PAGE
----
Friday, March 04, 2011

A good day for Israel

By Bernie Quigley

For The Hill on 3/4/11

David Horovitz writes today in the Jerusalem Post RE the “era defining series of popular uprisings”: “Exacerbating our concern is the striking failure of our much-vaunted intelligence services to see any of this coming.” We have heard that before, most recently when the money crashed, but first in our time with the fall of the Soviet Union. But all these things were well predicted, it was just that they who made the predictions were completely ignored by the press. It was suggested then that the fault fell to the feet of political science. It is not really a science, they said. Why don’t we just do without it and downsize by eliminating those departments of political science and sociology from the university? When history and literature and language were studied instead, knowing was complex and its practitioners vast.

I don’t know why Israeli intelligence is so confused by this because the conservative, bearded Israelis I’ve been talking to for a year now have been predicting a new Israel rising out of the old as a butterfly rises out of its casing; inevitably, turmoil would surround. But one of the problems I think is that the commentary in Israel is a Western/American hybrid. Jerusalem Post and Hareetz read like New York newspapers. But Israel is not by its nature a western country and increasingly it is no longer an America annex. It is a Jewish country.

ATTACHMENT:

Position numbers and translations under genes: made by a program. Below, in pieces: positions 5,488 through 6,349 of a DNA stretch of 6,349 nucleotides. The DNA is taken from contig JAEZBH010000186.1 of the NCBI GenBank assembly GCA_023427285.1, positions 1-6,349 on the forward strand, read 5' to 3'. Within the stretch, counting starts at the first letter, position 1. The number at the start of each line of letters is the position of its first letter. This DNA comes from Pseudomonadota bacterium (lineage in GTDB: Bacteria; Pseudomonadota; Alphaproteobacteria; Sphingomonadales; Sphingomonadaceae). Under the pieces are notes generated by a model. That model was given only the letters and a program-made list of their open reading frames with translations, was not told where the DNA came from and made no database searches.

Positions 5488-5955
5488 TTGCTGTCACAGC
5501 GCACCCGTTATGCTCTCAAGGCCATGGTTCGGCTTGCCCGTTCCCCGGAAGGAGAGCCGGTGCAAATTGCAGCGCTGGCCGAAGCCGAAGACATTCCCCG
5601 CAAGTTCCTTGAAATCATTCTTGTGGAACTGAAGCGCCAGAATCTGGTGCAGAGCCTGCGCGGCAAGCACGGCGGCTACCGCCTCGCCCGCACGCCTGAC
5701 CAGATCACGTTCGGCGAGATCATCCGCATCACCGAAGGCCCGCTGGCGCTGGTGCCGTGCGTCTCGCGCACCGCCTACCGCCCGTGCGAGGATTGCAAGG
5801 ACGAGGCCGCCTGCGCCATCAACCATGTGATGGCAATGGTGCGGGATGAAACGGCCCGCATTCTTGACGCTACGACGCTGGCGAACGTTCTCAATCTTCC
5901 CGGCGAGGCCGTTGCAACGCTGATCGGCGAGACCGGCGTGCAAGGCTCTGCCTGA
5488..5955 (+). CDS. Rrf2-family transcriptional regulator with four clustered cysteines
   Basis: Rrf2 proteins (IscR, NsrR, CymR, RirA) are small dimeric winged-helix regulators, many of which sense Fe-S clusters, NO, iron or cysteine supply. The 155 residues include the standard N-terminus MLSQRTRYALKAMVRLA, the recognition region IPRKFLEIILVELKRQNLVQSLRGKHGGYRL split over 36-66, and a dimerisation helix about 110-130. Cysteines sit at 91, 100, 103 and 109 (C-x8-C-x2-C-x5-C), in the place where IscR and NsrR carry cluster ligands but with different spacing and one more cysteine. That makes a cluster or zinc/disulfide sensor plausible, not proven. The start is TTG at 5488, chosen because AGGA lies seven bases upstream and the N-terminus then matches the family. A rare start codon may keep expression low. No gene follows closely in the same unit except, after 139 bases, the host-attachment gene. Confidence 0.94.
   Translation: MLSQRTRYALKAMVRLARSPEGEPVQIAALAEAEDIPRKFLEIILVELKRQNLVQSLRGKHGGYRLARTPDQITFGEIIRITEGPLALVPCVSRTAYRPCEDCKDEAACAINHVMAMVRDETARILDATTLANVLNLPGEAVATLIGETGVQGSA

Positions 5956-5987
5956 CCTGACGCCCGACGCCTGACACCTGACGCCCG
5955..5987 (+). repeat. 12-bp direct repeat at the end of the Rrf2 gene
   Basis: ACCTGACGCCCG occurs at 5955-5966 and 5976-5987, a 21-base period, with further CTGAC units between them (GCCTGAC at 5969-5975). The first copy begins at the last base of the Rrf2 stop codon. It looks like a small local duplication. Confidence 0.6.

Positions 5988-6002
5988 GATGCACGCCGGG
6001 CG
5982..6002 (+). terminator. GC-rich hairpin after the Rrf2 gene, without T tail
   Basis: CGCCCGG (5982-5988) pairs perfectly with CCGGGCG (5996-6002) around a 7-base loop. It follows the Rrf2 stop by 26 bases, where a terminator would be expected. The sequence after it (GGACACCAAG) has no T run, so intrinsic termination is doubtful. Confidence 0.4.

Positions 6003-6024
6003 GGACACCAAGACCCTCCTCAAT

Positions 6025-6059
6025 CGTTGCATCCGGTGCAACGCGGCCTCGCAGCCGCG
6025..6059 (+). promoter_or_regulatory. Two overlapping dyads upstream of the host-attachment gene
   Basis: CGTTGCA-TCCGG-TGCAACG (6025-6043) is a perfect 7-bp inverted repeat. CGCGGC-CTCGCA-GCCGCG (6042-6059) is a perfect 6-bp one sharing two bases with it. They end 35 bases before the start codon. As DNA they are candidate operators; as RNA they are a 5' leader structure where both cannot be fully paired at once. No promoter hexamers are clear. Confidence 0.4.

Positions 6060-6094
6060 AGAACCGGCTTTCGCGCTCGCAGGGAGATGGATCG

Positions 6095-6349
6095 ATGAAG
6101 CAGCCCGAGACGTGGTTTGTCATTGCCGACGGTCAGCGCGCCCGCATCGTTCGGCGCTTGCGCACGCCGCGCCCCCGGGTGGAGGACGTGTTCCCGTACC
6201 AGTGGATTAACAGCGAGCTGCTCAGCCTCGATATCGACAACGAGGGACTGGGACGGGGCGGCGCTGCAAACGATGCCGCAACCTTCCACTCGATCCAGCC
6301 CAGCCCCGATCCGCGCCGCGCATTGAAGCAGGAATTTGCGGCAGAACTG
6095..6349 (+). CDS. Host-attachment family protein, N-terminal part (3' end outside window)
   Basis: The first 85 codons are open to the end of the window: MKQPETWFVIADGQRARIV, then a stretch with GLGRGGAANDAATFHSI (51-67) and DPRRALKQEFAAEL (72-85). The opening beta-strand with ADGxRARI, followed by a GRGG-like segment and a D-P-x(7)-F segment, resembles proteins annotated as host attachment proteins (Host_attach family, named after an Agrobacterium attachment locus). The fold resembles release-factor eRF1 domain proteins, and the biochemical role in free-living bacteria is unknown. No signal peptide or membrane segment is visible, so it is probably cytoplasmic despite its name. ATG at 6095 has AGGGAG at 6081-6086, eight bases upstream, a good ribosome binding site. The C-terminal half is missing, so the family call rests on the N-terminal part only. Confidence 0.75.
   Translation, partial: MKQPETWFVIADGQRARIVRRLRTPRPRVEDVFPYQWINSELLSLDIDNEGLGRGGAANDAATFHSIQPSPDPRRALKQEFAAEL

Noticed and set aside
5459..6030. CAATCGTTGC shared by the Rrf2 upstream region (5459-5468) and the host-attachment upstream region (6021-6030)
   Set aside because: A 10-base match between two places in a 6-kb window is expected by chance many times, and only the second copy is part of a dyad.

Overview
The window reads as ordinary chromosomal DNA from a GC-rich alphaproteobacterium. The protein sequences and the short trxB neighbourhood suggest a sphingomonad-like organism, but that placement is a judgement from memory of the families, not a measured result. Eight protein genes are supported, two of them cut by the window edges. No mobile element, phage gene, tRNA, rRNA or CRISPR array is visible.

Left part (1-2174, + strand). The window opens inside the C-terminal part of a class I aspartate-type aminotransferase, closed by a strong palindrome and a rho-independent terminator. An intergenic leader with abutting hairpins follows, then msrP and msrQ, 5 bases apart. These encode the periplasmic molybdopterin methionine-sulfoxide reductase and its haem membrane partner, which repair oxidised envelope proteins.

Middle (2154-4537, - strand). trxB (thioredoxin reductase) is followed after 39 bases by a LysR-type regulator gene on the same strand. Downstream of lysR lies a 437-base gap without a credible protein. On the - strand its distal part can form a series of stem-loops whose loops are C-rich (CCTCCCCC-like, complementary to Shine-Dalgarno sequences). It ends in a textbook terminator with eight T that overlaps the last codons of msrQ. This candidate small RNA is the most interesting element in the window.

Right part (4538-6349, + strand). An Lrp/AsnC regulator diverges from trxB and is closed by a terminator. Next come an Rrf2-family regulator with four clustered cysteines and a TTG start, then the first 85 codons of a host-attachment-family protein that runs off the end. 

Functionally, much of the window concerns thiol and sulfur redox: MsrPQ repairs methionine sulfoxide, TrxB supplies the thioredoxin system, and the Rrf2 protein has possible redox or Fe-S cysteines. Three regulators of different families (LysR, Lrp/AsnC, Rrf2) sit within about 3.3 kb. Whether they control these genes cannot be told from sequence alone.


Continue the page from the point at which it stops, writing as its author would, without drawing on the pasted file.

I predict that this turmoil will bring a good day for Israel. Israel is awakening to a new generation. Rabbi Dov Ber will bring the rising karma; Lenny Bruce and Seinfeld will be left behind. It will be a generation which feels comfortable with bearded Russian rabbis – the kind that rode yellow school buses from Crown Heights to the Diamond District in New York 30 years ago to keep apart from us Jews and gentiles alike. Israelis will feel as comfortable with them as Tibetans do to Buddhist monks. They are/will be the heart of Israel. That rules out most of my New York friends of 30-years ago, but I find my college-age kids and their Jewish friends are increasingly comfortable with it.

The rabbis told us centuries back that the “gods” hide in lowly places, so I don’t look to the political scientists; they usually miss the turning as they did again this time. I do watch the Academy Awards. And this year brought a harbinger. The show was hosted by the immature and talentless Anne Hathaway and James Franco, representing the Hollywood that never grew up. But what was interesting was that the key awards brought our world back to first principles: The one was given to a British man in the role of an English king, an elder in our tradition. The other given to a Jerusalem-born woman who happened to be with child, representing a force even deeper and older; a force even timeless. I felt it suggested in archetypal terms a return to tradition and adulthood and a good day ahead. Possibly we will even find our center.

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